Paul continues his advice to live in the expectation that Messiah's return is imminent. In this he speaks of both employment circumstances and marital arrangements. As mentioned in last time, he advises to avoid concentrating on romance unless such might lead to sin.
  • 1 Corinthians 8, Meat Sacrificed to Idols
    The question of meat sacrificed to idols was important in a predominantly pagan world. Paul's answer to the problem was a variation of "don't ask, don't tell." If, by whatever means, one discovers that meat has been part of a sacrifice, it is forbidden. Otherwise it is permitted and one need not conduct an investigation.
  • 1 Corinthians 9-10, Examples for Us
    After a defense of his apostleship, Paul turns to the generation that died in the wilderness. That generations failures should serve as an example and warning for us today. The temptations that caused them to fall are no different than those we face.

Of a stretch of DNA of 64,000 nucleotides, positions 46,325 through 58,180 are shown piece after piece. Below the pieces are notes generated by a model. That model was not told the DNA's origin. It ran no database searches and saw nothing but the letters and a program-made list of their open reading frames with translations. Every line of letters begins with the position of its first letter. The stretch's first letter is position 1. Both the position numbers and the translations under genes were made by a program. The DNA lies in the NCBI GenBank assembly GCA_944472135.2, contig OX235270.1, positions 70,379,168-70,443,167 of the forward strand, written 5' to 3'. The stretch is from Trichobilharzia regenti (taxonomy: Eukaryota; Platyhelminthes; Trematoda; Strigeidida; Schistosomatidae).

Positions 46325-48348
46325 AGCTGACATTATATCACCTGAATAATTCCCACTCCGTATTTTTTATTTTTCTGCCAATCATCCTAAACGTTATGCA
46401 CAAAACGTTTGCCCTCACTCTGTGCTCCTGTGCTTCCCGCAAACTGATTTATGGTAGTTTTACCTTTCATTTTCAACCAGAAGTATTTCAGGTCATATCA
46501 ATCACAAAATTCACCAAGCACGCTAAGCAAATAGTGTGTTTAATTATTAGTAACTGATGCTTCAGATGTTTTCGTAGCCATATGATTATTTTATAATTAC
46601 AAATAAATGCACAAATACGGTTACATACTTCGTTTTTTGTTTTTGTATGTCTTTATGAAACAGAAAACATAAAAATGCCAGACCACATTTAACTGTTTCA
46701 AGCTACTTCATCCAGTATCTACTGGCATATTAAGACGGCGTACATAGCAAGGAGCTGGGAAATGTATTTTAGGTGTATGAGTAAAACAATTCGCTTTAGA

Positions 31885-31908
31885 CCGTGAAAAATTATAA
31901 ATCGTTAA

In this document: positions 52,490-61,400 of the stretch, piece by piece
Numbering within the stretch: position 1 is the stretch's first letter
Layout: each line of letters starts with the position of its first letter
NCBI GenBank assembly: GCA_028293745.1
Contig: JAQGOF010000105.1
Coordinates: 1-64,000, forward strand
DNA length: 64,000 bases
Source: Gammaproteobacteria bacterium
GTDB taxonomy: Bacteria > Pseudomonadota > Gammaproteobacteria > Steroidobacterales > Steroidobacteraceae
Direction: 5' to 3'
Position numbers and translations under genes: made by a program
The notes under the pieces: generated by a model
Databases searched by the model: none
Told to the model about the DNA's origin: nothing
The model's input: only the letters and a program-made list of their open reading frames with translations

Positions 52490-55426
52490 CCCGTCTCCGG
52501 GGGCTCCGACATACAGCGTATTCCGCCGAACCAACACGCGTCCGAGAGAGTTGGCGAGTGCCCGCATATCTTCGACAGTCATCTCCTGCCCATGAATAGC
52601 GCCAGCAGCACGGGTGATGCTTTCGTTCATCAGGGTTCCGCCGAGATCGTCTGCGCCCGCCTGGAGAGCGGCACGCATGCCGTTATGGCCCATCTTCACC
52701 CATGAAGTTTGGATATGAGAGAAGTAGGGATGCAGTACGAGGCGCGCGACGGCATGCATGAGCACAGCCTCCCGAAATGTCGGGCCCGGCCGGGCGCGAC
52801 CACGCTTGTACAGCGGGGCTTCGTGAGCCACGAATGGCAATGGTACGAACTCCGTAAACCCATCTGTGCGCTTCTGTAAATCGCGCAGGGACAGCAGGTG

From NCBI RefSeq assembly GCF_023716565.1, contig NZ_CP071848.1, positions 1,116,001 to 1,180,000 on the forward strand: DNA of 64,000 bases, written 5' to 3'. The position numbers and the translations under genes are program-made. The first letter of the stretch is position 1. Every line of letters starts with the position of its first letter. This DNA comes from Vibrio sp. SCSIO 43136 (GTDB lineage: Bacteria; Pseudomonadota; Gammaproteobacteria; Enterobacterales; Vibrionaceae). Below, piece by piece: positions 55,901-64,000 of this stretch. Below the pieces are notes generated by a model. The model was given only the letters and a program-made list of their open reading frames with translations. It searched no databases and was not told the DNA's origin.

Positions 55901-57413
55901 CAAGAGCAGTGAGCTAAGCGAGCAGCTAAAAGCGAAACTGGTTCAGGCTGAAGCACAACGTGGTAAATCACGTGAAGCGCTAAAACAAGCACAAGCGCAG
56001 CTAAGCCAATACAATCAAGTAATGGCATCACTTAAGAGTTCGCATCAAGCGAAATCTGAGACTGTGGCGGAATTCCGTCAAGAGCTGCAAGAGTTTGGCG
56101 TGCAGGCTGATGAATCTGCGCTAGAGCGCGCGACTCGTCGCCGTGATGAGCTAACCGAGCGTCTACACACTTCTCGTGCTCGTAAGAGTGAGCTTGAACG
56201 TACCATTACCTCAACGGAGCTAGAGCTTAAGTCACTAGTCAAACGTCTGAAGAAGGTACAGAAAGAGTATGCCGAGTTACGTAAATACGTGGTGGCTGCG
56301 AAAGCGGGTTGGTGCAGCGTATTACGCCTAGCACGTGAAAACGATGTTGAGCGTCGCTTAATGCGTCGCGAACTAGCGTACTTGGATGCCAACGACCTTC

• 1 Corinthians 11, Gender Roles
    Among the difficulties in the Corinthian church, there seemed to have been confusion or contention about gender roles. In addressing this, Paul starts with the order of creation and proceeds to then current customs. The upshot is that Scripture forbids dress or behavior that would confuse the two genders.
  • 1 Corinthians 12, Integrity of the Body
    In response to a question on spiritual gifts, Paul admonishes the Corinthians that all of the gifts are necessary for the well being of the body. Apparently there was some status seeking on the basis of having one gift over another.
  • 1 Corinthians 13-14 Love Speaking in Tongues
    It appears that spiritual gifts, particularly the gift of tongues, were being used pridefully. Paul admonishes the church that spiritual gifts are given to benefit the body, not the person through whom they operate. When the church gathers, it is more important to be understood than it is to be envied by others.
  • 1 Corinthians 14-16, Bodily Resurrection